Economic analysis of privacy

Notes for April 29

Main points

We discussed Posner’s economic analysis of the right to privacy. This comes in two parts.

  1. An economic analysis of privacy: an examination of how privacy rights either favor or hinder social wealth.
  2. A review of the decisions of judges to see if they conform with the economic analysis when deciding privacy cases.

We only discussed the first part. The second part is like the Warren and Brandeis article: it reviews judicial decisions and claims that these decisions fit a pattern, even though the judges who wrote the decisions were not aware of this fact. It’s interesting, but I decided we would not have time to do it properly.

What is an economic analysis?

As Posner describes it, the economic analysis of law is:

“the hypothesis that the common law is best explained as if the judges were trying to maximize economic welfare. … common law adjudication brings the economic system closer to the results that would be produced by effective competition — a free market operating without significant externality, monopoly, or information problems.”Richard Posner, The Economics of Justice, (Cambridge: Harvard University Press, 1981), 4-5.

In the case of privacy, he claims, judicial decisions reflect the economic analysis of privacy that he gave in the section we discussed.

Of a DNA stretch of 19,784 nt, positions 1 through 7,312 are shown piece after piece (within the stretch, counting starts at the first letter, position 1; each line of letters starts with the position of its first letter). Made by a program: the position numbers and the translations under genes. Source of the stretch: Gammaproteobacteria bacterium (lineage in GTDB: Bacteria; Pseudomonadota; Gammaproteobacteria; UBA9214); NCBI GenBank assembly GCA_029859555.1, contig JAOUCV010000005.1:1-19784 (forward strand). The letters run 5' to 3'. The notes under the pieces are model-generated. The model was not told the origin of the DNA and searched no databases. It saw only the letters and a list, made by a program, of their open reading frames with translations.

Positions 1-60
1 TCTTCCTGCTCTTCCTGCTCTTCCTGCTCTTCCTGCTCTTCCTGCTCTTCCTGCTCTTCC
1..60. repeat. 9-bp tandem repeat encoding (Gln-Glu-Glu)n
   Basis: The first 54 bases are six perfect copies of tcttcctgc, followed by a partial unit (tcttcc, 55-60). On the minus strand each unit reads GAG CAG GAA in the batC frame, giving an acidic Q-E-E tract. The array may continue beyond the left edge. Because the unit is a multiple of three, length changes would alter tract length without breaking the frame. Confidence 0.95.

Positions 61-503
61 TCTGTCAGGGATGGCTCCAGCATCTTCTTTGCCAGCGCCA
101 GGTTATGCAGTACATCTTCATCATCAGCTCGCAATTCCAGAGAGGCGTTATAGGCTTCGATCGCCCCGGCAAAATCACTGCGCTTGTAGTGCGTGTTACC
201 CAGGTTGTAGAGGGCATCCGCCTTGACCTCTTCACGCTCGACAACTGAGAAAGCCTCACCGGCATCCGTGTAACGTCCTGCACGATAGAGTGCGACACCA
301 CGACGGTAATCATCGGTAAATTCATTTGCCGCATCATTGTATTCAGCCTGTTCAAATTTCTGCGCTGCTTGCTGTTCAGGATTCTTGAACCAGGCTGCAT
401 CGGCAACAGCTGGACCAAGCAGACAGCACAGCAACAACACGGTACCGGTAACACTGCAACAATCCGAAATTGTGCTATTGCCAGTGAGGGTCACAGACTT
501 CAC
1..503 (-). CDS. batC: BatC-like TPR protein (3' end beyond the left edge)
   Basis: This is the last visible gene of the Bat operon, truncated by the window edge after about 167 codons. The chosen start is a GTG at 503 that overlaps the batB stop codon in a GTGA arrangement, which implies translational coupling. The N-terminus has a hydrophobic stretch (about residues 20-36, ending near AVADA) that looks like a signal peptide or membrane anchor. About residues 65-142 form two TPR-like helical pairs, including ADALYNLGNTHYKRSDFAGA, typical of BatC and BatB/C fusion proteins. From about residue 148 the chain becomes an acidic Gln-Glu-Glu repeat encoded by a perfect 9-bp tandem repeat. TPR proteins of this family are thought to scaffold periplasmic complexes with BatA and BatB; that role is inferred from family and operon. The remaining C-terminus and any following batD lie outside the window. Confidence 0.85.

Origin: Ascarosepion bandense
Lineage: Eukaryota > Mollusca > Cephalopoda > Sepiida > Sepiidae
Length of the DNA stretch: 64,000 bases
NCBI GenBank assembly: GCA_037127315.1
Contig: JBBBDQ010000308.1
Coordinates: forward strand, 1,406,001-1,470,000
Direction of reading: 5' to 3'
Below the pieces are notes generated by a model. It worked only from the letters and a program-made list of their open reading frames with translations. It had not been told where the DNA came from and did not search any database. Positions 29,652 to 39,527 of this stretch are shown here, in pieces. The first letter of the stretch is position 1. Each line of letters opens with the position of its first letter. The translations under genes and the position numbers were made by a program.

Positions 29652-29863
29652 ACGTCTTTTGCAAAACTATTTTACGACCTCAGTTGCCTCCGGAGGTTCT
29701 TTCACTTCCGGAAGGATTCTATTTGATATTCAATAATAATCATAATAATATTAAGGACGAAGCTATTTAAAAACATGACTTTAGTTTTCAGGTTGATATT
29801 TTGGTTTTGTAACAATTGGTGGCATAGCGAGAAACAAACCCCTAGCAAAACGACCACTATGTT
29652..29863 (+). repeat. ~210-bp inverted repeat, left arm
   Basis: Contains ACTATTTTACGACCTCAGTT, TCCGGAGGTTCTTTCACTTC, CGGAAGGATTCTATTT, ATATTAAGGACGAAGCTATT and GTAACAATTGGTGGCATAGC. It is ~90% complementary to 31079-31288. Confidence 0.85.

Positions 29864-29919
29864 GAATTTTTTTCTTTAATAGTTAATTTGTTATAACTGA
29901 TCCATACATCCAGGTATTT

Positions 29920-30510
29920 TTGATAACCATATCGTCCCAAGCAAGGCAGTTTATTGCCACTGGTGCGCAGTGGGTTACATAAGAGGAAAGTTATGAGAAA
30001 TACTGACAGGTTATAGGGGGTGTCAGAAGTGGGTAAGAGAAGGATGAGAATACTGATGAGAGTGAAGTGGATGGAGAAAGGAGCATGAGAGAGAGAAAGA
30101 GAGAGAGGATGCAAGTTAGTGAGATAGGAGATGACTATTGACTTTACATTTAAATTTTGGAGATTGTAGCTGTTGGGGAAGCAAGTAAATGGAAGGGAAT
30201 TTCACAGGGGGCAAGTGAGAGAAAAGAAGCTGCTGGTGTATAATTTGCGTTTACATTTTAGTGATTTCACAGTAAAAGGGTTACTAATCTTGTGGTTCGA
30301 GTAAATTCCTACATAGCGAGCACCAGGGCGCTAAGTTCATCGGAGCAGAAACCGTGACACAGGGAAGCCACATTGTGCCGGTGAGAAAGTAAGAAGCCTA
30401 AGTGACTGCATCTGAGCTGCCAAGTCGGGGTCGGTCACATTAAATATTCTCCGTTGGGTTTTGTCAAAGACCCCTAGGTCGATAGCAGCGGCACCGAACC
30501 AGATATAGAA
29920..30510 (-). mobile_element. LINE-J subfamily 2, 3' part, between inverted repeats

According to Posner, the primary economic case for giving legal, enforceable rights to keep information private concerns information that is costly to acquire. If this information could not be kept secret from others, no one would have an incentive to go to the trouble of finding it: others could just sell the fruits of their labor. Everyone is better off with the system of property rights. Those who can get the information are willing to do so and those who would pay to buy it from them can do so as well.

Personal information, by contrast, is usually used to deceive others. To put it another way, it is used to get people to buy things they do not want. So, for example, job applicants seek to get employers to make hiring decisions that the employer would not otherwise want to make by hiding criminal records and other facts about themselves.

That said, this point about the privacy of personal information does not apply to information that has no social cost and for which there are no barriers to markets. For example, there is no social cost to my keeping the information about what I look like in the shower private: I cannot use that information to make you worse off in an exchange. And if you really want the information, you can easily find me and make me an offer.

Finally, there is an economic case for protecting communication. Without it, it is harder to get candid information and opinions from others.

The value of privacy

I think Posner’s article is valuable as a reminder of the fact that privacy can be used to manipulate others. I think he is also right to say that quite a lot of what is written in favor of privacy is pretty shallow. Even Warren and Brandeis, whose article I greatly admire, only really spent a paragraph or two explaining the value of privacy. And they had a tendency to indulge in some overheated prose.